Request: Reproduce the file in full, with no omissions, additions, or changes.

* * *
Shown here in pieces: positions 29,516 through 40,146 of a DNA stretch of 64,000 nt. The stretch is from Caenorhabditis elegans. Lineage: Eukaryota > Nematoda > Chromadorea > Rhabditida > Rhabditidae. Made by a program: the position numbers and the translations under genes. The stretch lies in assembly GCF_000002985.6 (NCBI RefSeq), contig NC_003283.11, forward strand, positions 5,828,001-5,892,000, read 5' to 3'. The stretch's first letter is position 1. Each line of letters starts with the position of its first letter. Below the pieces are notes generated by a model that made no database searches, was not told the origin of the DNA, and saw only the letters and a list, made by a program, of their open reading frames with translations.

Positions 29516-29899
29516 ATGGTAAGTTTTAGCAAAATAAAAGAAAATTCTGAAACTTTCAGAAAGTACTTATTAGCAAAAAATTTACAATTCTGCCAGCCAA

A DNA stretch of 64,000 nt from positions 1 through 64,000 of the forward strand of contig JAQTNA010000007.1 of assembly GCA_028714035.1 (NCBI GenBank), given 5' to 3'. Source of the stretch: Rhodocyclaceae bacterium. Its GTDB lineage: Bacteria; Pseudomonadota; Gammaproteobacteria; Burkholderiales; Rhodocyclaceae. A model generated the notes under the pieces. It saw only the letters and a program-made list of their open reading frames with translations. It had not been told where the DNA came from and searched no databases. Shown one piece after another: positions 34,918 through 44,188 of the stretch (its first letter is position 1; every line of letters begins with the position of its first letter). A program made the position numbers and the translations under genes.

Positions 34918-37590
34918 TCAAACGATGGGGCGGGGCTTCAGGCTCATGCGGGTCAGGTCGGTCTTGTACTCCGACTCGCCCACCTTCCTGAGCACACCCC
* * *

Shown here in pieces: positions 29,516 through 40,146 of a DNA stretch of 64,000 nt. The stretch is from Caenorhabditis elegans. Lineage: Eukaryota > Nematoda > Chromadorea > Rhabditida > Rhabditidae. Made by a program: the position numbers and the translations under genes. The stretch lies in assembly GCF_000002985.6 (NCBI RefSeq), contig NC_003283.11, forward strand, positions 5,828,001-5,892,000, read 5' to 3'. The stretch's first letter is position 1. Each line of letters starts with the position of its first letter. Below the pieces are notes generated by a model that made no database searches, was not told the origin of the DNA, and saw only the letters and a list, made by a program, of their open reading frames with translations.

Positions 29516-29899
29516 ATGGTAAGTTTTAGCAAAATAAAAGAAAATTCTGAAACTTTCAGAAAGTACTTATTAGCAAAAAATTTACAATTCTGCCAGCCAA

A DNA stretch of 64,000 nt from positions 1 through 64,000 of the forward strand of contig JAQTNA010000007.1 of assembly GCA_028714035.1 (NCBI GenBank), given 5' to 3'. Source of the stretch: Rhodocyclaceae bacterium. Its GTDB lineage: Bacteria; Pseudomonadota; Gammaproteobacteria; Burkholderiales; Rhodocyclaceae. A model generated the notes under the pieces. It saw only the letters and a program-made list of their open reading frames with translations. It had not been told where the DNA came from and searched no databases. Shown one piece after another: positions 34,918 through 44,188 of the stretch (its first letter is position 1; every line of letters begins with the position of its first letter). A program made the position numbers and the translations under genes.

Positions 34918-37590
34918 TCAAACGATGGGGCGGGGCTTCAGGCTCATGCGGGTCAGGTCGGTCTTGTACTCCGACTCGCCCACCTTCCTGAGCACACCCC